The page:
Elegant fuchsias

Fuchsias are good in shade, and planting in summer will give them a good start before winter arrives. The purple and red ‘Mrs Popple’ has been around since the 1920s and was spotted at a tennis party in Stevenage by Clarence Elliot of the Six Hills Nursery, a famous alpine gardener with a notorious eye for a good plant and a searing backhand. Mrs Popple was his neighbour. This glows in August and September and makes a good partner with Japanese anemones, especially 'Pamina'.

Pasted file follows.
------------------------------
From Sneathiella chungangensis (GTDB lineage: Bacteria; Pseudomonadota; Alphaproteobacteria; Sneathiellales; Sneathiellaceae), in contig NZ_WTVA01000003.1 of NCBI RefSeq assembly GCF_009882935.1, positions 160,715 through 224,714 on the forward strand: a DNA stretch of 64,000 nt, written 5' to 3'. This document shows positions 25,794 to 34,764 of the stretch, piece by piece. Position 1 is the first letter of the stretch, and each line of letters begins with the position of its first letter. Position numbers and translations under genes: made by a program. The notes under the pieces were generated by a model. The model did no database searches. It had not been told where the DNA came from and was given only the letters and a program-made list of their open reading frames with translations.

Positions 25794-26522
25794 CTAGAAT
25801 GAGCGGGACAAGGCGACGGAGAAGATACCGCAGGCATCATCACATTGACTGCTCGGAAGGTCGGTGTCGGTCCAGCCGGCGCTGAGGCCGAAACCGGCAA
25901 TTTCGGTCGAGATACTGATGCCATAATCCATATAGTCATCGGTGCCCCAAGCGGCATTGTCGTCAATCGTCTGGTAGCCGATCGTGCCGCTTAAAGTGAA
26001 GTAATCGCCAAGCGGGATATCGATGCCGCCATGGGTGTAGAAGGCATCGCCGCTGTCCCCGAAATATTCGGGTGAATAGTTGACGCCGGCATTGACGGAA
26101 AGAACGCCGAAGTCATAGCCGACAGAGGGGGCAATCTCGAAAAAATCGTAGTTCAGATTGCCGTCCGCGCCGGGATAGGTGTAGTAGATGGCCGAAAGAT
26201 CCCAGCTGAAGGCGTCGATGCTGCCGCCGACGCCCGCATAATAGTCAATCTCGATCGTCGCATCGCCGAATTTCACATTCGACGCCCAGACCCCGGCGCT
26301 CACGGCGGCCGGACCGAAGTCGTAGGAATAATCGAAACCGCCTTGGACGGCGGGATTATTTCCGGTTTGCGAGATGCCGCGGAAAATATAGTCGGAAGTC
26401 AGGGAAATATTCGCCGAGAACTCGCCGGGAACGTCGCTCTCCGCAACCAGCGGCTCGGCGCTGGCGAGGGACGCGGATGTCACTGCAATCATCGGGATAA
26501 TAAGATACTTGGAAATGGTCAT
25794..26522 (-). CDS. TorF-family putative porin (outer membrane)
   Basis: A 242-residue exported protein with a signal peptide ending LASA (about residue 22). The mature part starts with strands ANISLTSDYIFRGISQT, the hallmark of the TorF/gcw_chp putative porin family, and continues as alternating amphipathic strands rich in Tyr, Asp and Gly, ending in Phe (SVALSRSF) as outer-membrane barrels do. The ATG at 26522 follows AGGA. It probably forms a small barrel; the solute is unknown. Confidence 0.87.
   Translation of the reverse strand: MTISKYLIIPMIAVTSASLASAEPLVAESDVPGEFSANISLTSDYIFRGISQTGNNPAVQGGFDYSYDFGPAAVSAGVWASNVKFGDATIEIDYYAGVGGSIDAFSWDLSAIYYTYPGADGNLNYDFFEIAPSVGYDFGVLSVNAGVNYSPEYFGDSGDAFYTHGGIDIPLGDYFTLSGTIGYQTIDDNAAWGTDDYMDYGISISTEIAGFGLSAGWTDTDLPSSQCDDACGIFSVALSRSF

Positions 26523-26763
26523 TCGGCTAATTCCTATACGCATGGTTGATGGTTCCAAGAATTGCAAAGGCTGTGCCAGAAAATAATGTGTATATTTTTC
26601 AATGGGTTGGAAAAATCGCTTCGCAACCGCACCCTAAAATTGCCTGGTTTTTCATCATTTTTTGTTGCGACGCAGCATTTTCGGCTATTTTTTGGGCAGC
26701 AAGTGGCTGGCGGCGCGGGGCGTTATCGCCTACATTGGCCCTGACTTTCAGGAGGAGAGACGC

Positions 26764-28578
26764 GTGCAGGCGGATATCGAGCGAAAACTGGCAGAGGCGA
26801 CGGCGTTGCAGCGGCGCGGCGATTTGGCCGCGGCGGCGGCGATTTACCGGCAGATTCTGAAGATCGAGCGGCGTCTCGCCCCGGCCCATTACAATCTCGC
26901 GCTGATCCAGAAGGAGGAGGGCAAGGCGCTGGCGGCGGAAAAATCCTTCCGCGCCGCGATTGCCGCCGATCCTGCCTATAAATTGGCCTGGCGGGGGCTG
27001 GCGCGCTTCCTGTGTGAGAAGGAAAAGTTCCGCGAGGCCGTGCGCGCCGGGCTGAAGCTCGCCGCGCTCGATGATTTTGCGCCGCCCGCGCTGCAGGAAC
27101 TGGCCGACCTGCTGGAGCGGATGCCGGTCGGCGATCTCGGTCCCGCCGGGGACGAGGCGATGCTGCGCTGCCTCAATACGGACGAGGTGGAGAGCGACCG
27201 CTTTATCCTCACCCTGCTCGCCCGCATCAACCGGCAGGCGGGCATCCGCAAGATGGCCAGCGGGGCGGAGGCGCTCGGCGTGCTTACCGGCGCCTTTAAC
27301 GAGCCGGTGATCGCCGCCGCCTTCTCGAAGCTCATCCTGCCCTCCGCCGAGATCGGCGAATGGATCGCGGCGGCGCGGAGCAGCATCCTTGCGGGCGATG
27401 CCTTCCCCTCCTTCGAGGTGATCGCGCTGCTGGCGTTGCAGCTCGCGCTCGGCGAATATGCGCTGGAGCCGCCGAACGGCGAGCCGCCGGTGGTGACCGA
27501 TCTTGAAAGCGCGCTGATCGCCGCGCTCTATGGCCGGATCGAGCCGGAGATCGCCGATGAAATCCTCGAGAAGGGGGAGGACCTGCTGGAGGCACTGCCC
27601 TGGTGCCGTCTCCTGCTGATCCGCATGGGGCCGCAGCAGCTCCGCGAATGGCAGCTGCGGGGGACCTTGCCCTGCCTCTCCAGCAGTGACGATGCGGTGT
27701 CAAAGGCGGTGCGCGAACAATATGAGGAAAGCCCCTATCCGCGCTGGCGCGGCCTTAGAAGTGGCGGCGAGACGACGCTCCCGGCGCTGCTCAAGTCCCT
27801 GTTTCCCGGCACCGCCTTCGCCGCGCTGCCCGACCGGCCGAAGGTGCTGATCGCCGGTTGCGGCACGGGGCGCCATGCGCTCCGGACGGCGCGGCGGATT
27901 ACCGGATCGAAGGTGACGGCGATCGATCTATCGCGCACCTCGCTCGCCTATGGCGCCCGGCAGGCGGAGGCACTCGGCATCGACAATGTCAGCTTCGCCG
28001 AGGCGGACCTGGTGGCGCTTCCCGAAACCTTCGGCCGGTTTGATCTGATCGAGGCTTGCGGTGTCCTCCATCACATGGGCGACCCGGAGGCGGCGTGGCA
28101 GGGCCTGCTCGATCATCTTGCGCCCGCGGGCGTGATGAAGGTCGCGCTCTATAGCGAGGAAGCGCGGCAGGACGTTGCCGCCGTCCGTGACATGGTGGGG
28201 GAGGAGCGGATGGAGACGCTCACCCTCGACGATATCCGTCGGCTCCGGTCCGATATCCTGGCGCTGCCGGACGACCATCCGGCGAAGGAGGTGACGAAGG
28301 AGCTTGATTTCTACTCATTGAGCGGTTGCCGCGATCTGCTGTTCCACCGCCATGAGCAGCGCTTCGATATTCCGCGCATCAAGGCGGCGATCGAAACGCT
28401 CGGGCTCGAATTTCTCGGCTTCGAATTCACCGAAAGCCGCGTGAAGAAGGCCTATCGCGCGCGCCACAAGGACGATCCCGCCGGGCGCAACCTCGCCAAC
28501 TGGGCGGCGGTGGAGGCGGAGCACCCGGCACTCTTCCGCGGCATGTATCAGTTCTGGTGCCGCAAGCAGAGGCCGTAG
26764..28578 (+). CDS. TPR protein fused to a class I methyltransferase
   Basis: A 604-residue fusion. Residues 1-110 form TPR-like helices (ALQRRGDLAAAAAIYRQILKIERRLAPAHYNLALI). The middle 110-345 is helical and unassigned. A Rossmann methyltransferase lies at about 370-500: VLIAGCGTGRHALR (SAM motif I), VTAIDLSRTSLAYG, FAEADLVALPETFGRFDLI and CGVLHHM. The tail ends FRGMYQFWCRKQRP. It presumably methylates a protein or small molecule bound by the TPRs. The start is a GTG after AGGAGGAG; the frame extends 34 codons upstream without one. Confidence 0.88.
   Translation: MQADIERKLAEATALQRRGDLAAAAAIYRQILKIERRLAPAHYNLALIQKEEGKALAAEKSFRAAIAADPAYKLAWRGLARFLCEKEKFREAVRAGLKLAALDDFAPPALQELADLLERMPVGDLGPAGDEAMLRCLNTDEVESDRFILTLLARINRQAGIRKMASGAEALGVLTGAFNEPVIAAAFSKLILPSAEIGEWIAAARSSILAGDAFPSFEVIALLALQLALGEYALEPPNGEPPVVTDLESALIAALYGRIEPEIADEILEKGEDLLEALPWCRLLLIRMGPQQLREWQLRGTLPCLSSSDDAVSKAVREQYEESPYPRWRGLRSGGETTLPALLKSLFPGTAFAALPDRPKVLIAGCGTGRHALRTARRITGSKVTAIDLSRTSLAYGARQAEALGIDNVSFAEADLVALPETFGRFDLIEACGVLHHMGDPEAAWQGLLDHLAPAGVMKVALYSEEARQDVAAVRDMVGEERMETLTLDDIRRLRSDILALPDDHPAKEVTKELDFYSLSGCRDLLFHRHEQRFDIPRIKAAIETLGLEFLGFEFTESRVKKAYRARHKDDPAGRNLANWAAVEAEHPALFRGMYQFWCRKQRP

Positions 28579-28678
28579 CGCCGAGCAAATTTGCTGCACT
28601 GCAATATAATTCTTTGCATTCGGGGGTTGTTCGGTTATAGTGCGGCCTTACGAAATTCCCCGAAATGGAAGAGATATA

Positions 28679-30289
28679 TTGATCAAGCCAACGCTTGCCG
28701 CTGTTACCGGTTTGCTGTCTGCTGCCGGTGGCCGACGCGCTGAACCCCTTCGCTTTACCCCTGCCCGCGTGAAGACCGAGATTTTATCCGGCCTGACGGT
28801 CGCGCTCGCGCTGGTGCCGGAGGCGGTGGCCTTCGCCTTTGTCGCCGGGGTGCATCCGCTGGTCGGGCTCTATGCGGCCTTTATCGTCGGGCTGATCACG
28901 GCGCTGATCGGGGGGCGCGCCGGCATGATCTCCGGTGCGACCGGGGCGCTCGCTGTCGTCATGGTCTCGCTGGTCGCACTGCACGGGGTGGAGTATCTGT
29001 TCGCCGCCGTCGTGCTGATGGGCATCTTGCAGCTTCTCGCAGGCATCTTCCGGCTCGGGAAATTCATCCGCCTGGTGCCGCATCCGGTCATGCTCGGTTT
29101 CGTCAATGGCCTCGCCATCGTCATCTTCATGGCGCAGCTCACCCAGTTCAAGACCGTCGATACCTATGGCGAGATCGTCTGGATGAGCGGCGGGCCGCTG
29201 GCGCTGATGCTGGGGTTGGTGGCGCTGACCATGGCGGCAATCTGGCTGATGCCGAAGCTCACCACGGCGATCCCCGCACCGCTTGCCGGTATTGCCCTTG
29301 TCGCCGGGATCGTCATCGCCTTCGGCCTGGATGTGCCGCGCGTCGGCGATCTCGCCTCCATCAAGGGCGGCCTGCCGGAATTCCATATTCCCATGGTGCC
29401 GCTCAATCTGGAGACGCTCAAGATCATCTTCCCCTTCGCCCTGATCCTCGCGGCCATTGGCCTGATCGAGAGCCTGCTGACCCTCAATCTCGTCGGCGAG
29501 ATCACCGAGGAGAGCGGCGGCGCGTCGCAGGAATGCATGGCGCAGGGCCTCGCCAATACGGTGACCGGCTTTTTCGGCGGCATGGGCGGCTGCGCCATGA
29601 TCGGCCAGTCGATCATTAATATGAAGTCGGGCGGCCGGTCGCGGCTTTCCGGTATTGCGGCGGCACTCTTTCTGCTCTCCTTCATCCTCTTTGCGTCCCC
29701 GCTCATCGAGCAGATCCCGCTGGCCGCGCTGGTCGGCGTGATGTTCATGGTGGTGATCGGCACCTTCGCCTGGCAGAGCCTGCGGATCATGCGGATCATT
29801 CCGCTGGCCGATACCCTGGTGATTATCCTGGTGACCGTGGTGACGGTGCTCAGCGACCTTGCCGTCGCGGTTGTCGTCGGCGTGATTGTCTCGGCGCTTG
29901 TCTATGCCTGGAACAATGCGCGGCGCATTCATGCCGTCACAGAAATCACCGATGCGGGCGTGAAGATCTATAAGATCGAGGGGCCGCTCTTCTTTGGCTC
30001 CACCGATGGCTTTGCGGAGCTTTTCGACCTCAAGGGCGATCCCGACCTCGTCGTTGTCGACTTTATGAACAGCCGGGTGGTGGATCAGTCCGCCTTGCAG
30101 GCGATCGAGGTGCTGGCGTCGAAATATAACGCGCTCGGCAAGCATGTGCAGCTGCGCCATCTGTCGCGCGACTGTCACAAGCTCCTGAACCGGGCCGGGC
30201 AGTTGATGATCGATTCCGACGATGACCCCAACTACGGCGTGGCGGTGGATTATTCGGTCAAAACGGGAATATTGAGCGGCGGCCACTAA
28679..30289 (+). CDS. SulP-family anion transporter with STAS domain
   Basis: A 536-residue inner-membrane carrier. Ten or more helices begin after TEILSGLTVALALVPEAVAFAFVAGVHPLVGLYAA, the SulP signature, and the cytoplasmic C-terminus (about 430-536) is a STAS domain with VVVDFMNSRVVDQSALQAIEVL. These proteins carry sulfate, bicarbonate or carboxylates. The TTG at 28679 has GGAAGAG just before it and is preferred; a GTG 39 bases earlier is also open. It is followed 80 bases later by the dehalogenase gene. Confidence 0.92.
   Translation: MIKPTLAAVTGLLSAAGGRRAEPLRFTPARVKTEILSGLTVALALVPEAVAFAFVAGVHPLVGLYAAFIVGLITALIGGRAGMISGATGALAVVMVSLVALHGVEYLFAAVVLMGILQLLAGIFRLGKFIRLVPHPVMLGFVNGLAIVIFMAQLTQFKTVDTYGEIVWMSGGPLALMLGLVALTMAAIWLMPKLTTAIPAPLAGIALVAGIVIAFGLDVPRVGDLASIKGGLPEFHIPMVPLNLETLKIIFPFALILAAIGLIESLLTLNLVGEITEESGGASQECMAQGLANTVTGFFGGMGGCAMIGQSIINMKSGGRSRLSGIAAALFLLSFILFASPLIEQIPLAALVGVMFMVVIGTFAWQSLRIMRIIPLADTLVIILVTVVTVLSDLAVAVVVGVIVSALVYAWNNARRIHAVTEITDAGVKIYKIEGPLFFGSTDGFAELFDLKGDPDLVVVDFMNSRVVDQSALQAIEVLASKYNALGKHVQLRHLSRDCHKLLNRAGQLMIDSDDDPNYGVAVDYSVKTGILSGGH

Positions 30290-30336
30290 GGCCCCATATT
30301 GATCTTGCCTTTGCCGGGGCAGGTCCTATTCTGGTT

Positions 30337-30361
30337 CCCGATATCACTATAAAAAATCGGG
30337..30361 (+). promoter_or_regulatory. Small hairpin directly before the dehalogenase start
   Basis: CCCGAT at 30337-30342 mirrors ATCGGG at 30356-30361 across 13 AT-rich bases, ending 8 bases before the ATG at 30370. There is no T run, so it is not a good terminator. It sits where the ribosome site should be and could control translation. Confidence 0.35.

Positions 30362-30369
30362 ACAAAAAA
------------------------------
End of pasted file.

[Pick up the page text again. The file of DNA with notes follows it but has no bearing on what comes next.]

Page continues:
Or you can be subtle and plant a slender-stemmed small-flowered form to arch and sway. The pretty pink Fuchsia magellanica var. molinae should flower from July onwards and, if happy it will form a large bush. Fuchsias are left intact over winter and then, once the shoots appear their stems are cut back to the nearest growing tip. Mild winters mean earlier flowers, but after a severe winter a hardy fuchsia will shoot from the base - but perhaps not until June or July so be patient. The slender flowered ones, collected from the Magellan Strait by Philibert Commerson in 1767, are not as hardy as ‘Mrs Popple’. Surround the base with wooden twigs and pack some dry plant material close to the crown, removing it in spring because it will attract slugs.